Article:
Hands-on with the Offroad Mechanic Simulator playtest
I’ll always remember when I first started writing at Traxion.GG, one of my first tasks included looking into a few different “simulators” that didn’t really revolve around racing.
Car Mechanic Simulator and Motorcycle Mechanic Simulator were both great learning pieces for me, and I really learned to appreciate the genre. It wasn’t racing games or esports, but like Rocket League, those titles did have cars and that was enough for us to consider covering them here on Traxion.GG.
Although Gas Station Simulator and PowerWash Simulator (man, was THAT a stretch) both weren’t made by the same devs or published by the same companies, just digging in to them all was such a change of pace from the fast and furious nature of the racing game genre.
After playing countless hours on SnowRunner over the last year or so, Offroad Mechanic Simulator intrigued me when I learned of its existence not too long ago. Back in June, PlayWay, GameFormatic and Image Power all announced a “playtest” of the title which is expected in Q1 2023. I signed right up.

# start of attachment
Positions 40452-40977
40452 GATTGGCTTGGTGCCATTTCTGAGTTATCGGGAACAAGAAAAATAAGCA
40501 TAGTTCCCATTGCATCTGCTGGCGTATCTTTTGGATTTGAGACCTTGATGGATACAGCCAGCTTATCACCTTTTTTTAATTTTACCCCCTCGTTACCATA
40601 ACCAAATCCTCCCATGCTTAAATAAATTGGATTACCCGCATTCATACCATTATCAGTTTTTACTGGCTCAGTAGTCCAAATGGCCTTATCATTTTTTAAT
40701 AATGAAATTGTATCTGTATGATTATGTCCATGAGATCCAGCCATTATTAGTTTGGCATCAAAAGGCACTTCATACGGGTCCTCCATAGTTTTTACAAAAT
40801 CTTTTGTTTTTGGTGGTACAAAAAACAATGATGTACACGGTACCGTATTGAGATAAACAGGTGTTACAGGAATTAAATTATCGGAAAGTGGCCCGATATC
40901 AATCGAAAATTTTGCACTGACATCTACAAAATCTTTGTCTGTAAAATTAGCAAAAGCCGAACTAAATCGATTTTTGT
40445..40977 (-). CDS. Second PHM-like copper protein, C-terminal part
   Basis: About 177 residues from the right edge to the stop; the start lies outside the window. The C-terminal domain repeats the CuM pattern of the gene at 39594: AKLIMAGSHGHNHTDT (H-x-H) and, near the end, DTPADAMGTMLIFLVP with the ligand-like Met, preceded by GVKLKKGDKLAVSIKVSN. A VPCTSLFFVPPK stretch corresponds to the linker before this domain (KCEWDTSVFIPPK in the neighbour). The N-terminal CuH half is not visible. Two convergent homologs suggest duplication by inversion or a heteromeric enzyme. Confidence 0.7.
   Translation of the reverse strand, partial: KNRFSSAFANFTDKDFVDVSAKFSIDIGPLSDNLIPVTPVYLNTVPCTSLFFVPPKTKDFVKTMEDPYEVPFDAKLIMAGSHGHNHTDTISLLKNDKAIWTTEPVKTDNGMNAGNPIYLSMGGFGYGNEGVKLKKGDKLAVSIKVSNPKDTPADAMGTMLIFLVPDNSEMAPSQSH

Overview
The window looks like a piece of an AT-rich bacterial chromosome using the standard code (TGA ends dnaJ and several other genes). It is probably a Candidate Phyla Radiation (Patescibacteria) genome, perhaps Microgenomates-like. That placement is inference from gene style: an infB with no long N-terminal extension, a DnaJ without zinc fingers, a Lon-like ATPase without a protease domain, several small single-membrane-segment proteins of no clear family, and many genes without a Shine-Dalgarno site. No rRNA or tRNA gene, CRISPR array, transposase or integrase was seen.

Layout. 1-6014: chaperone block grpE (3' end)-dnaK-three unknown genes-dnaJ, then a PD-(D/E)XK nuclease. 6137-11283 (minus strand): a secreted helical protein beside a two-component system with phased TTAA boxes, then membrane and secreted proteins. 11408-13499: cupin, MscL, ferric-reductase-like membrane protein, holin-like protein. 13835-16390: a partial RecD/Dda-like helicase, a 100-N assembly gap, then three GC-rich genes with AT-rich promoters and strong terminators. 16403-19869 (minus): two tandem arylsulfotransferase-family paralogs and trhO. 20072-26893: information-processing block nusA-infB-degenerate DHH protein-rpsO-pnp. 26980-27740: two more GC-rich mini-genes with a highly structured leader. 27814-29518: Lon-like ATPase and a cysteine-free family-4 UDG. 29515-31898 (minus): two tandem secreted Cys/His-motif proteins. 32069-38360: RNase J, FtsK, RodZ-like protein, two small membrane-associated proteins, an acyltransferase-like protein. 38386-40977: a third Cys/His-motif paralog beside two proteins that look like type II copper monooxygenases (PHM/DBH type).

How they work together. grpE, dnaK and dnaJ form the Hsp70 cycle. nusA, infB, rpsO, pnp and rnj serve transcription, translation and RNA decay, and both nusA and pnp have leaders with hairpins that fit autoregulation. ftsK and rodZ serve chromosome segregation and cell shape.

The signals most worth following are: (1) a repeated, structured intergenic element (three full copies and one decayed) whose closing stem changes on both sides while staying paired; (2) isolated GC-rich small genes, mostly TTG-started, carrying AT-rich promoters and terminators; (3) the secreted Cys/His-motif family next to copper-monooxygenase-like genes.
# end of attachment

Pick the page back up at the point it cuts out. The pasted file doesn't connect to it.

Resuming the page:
The original start date of the playtest, 13th July, was pushed back two weeks. The playtest has been extended to Monday (8th August 2022) as a result, but I was able to find some time this week to sit down and take on the early stages of the developing simulation.
While it should be clearly stated that this is an early beta version of the game, thus not yet fully functional, I was extremely impressed with the amount of available things to do in this small slice of video game.
A new game file loads players into the Forest wilderness in the Jeep-esque Wrangler vehicle. While there isn’t a map just yet (hopefully there will be one), There is a compass-like bar at the top which gives direction plus where landmark-type areas are.
Using the provided WASD keyboard control scheme, which was not changeable at this time during the playtest, you’ll drive through a puddle and try to get up a steep hill. You can change between RWD and 4WD, plus check the status of your Wrangler.
After attempting to go up the hill, the engine expires and you’ll be asked to go to the Garage. The Garage is where all the mechanic magic happens.
While in the Garage, players will get a glimpse into how to work on the car. For now, the amount that can be done is limited, but if you’ve played these mechanic-type simulators before, it’s nothing out of the ordinary.